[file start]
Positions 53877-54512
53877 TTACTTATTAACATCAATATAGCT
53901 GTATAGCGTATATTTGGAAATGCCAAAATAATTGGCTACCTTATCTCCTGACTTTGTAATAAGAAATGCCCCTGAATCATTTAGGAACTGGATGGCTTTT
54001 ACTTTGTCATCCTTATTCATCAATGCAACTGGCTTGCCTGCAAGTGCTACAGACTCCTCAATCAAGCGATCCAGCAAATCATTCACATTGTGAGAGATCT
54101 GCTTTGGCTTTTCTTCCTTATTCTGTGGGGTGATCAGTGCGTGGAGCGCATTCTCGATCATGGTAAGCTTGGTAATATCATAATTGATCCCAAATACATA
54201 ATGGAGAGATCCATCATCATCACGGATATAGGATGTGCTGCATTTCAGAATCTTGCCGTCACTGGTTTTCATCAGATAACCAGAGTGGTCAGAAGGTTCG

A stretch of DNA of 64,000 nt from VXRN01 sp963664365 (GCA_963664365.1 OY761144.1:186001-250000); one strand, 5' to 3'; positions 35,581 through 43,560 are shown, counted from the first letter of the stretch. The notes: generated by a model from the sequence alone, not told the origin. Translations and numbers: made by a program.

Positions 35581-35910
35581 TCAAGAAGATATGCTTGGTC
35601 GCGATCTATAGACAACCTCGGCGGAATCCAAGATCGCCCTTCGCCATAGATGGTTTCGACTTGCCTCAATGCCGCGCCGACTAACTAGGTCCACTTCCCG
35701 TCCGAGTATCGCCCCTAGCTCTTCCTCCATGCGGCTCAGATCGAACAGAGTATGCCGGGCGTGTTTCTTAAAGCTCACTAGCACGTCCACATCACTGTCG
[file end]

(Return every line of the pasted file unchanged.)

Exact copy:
Positions 53877-54512
53877 TTACTTATTAACATCAATATAGCT
53901 GTATAGCGTATATTTGGAAATGCCAAAATAATTGGCTACCTTATCTCCTGACTTTGTAATAAGAAATGCCCCTGAATCATTTAGGAACTGGATGGCTTTT
54001 ACTTTGTCATCCTTATTCATCAATGCAACTGGCTTGCCTGCAAGTGCTACAGACTCCTCAATCAAGCGATCCAGCAAATCATTCACATTGTGAGAGATCT
54101 GCTTTGGCTTTTCTTCCTTATTCTGTGGGGTGATCAGTGCGTGGAGCGCATTCTCGATCATGGTAAGCTTGGTAATATCATAATTGATCCCAAATACATA
54201 ATGGAGAGATCCATCATCATCACGGATATAGGATGTGCTGCATTTCAGAATCTTGCCGTCACTGGTTTTCATCAGATAACCAGAGTGGTCAGAAGGTTCG

A stretch of DNA of 64,000 nt from VXRN01 sp963664365 (GCA_963664365.1 OY761144.1:186001-250000); one strand, 5' to 3'; positions 35,581 through 43,560 are shown, counted from the first letter of the stretch. The notes: generated by a model from the sequence alone, not told the origin. Translations and numbers: made by a program.

Positions 35581-35910
35581 TCAAGAAGATATGCTTGGTC
35601 GCGATCTATAGACAACCTCGGCGGAATCCAAGATCGCCCTTCGCCATAGATGGTTTCGACTTGCCTCAATGCCGCGCCGACTAACTAGGTCCACTTCCCG
35701 TCCGAGTATCGCCCCTAGCTCTTCCTCCATGCGGCTCAGATCGAACAGAGTATGCCGGGCGTGTTTCTTAAAGCTCACTAGCACGTCCACATCACTGTCG